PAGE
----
Comment Re:Victory for common sense! (Score 1) 91

If other judges follow this precedent, it will be the death knell of civil litigation involving the internet in any way. I don't like how trolls do business, but I don't think changing the rules like this is a good idea overall.

This isn't changing the rules. This is following the rules.

See my article in the ABA's Judges Journal about how judges had been bending the rules for the RIAA. "Large Recording Companies v. The Defenseless: Some Common Sense Solutions to the Challenges of the RIAA Litigation". The Judges' Journal, Judicial Division of American Bar Association. Summer 2008 edition, Part 1 of The Judges Journals' 2-part series, "Access to Justice".

Comment Re:Victory for common sense! (Score 1) 91

Remember, Malibu Media can just change venues too and start this all over again... This judge didn't do anything worth while for you and me and opened himself up to an appeal where he obviously will be slapped. About the only thing he accomplished is getting Malibu Media out of his courtroom and off his docket, for now. Nothing else will change.

I beg to differ.

Malibu Media can't choose the venue, or the judge.

If Judge Hellerstein's decision is followed by other judges, it will be the death knell of the present wave of Malibu Media litigation.

Comment Re:Victory for common sense! (Score 1) 91

I fully appreciate your perspective and I agree that the waters are getting pretty muddy when you start trying to tie an IP address to a person, but the issue here is the issuing of the subpoena and not letting Malibu Media pursue discovery. They must be allowed to protect their rights in civil court, and that means they must be allowed to subpoena third parties for information so they can move from "John Doe" to an actual name and in this case, that takes a subpoena from the court.

While your argument for discovery has some logic to it, it is based on a false assumption of fact : that Malibu Media, once it obtains the name and address of the internet account subscriber, will serve a subpoena on that person in an attempt to find out the name of the person who should be named as a defendant.

Malibu Media's uniform practice, once it gets the name and address, is to immediately amend the complaint to name the subscriber as the infringer/defendant and then serve a summons and amended complaint, not a subpoena, on the subscriber.

This is in every single case .

Submission + - Adblock Plus Reduces University Network Bandwidth Use By 40 Percent

Mickeycaskill writes: Simon Fraser University in British Colombia, Canada claims it saved between 25 and 40 percent of its network bandwidth by deploying Adblock Plus across its internal network.

The study tested the ability of the Adblock Plus browser extension in reducing IP traffic when installed in a large enterprise network environment, and found that huge amounts of bandwidth was saved by blocking web-based advertisements and video trailers.

The experiment carried out over a period of six week, and involved 100 volunteers in an active enterprise computing environment at the university. The study’s main conclusions were that Adblock Plus was not only effective in blocking online advertisements, but that it “significantly” reduced network data usage.

Although the university admits there are some limitations of the study, it suggests that the reduced network data demand would lead to lower infrastructure costs than a comparable network without Adblock Plus.

Comment Re:Victory for common sense! (Score 1) 91

I'm not so sure I agree that this make sense...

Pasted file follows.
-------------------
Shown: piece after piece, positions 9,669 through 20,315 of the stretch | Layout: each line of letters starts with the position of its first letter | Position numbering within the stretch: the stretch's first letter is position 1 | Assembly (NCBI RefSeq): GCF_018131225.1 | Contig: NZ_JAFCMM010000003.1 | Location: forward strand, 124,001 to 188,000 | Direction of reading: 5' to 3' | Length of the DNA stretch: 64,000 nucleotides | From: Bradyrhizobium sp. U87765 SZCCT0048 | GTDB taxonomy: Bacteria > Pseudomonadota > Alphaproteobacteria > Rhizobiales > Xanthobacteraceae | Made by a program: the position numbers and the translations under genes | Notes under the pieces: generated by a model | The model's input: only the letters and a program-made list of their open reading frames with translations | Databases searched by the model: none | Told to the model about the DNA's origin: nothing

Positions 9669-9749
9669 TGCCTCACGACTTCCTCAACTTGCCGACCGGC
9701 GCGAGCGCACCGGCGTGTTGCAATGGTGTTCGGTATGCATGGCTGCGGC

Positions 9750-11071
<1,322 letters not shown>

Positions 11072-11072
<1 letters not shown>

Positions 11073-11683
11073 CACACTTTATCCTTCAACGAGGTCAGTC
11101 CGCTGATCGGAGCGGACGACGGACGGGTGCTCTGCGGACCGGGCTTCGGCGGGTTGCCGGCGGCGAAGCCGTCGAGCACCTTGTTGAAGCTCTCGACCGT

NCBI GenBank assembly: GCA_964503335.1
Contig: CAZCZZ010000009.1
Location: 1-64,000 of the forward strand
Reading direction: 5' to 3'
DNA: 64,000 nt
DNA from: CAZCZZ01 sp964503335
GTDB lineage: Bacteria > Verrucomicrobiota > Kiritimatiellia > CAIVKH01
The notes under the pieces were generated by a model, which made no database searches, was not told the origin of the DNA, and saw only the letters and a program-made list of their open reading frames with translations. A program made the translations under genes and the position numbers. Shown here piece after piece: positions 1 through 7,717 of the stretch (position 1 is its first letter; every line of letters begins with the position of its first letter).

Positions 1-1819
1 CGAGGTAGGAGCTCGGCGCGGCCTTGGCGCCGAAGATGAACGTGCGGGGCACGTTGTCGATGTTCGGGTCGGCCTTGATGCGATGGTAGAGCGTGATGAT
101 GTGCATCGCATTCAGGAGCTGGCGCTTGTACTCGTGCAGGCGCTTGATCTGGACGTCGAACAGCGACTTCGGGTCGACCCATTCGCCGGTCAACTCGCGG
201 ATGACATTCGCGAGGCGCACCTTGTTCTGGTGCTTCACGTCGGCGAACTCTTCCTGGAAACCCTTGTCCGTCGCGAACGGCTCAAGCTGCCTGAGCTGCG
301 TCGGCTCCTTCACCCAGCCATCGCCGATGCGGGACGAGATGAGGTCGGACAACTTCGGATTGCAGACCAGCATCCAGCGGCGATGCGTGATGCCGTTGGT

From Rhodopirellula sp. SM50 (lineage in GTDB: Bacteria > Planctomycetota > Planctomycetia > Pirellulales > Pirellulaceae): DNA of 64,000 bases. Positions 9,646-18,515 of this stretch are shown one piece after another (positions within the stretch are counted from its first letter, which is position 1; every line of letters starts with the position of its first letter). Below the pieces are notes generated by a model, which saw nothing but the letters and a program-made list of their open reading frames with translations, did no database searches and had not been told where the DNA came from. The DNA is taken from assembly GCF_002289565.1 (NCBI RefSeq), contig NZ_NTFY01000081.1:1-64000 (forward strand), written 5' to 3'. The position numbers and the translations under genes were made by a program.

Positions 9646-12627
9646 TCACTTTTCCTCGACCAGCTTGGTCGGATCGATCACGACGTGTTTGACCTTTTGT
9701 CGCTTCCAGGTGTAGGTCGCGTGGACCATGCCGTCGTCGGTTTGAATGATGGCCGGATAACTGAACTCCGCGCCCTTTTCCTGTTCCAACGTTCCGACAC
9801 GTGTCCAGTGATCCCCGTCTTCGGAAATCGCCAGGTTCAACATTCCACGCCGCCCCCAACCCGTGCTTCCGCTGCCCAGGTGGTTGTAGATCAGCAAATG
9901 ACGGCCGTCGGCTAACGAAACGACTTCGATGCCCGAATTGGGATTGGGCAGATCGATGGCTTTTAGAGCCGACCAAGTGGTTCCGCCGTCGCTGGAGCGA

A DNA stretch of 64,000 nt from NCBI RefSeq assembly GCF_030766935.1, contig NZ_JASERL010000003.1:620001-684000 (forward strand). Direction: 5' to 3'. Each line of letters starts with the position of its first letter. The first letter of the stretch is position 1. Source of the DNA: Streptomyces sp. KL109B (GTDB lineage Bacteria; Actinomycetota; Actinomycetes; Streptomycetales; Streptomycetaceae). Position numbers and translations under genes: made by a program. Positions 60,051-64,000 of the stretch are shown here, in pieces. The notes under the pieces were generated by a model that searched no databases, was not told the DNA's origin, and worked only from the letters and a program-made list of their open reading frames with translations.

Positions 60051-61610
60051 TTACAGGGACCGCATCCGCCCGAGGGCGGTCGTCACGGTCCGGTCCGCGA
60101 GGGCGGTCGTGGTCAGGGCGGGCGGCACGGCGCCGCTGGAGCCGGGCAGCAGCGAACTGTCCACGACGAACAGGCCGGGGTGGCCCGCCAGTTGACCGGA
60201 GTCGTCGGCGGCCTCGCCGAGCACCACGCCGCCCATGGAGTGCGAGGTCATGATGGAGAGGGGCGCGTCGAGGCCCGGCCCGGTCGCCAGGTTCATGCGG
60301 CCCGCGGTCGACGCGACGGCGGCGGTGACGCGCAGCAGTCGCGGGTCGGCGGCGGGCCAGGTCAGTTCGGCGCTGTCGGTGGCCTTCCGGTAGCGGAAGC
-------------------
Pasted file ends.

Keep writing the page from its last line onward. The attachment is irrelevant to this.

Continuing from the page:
You didn't read the judges 11 page opinion then, where he makes his reasons very clear. Among other things, the trolls claim that they need the information to take people to court, but they never do; they just abuse the courts as a cheap way to get information for their blackmail scheme. The point that an IP is not an ID is exactly the point here, because the copyright troll wouldn't have any right to the name of anyone than the copyright infringer. And the fine judge found out that these copyright trolls have in several instances just ignored court orders and have just lied to the courts.

Well said

Comment Re:Copyright trolls going down is a good thing (Score 4, Informative) 91

Hi Ray, nice to see the NYCL moniker around here again. I have a few questions if you're willing. First, you indicate that a judge has denied discovery due to several factors, one being that an IP address does not identify any particular individual. Can you speak to the weight or breadth of this specific Court's opinion here, in layman's terms? I see references to the Eastern and Southern districts of New York, might this decision influence cases outside of those jurisdictions?

It's not binding on anyone. But Judge Hellerstein is a very well respected judge, so it will probably have a lot of 'persuasive authority'.

Second, this business of "if the Motion Picture is considered obscene, it may not be eligible for copyright protection." I've read about certain cases where the Court stated that obscenity has no rigid definition, but "I'll know it when I see it." Does that have any bearing on the Malibu case? Was this some kind of completely outrageous pornography, where any community standard would likely find it to be obscene, or was it just run-of-the-mill porn? Would it matter either way? Would the opinion have likely been the same if the case involved a blockbuster Hollywood film instead of a pornographic and potentially obscene film?

I haven't researched that question yet, and I may well be litigating that issue in the near future, since I have several cases against Malibu Media which are now in litigation mode... so all I can say is, stay tuned.

Lastly, I'm curious whether or not you've kept up with developments in the case regarding Prenda Law, and how you might compare this case to that one, if at all. I try to read Ken White's PopeHat blog every once in awhile to see how poorly the Prenda copyright trolls are faring. It doesn't look good for Prenda, and I wonder if you would put Malibu in the same proverbial boat.

The Prenda people are a bunch of strange people who, based on reports I've read, may well wind up doing jail time. I know nothing about the Malibu Media people. If I did find out something really bad about them in would probably wind up in my court papers if relevant to the case or to their credibility.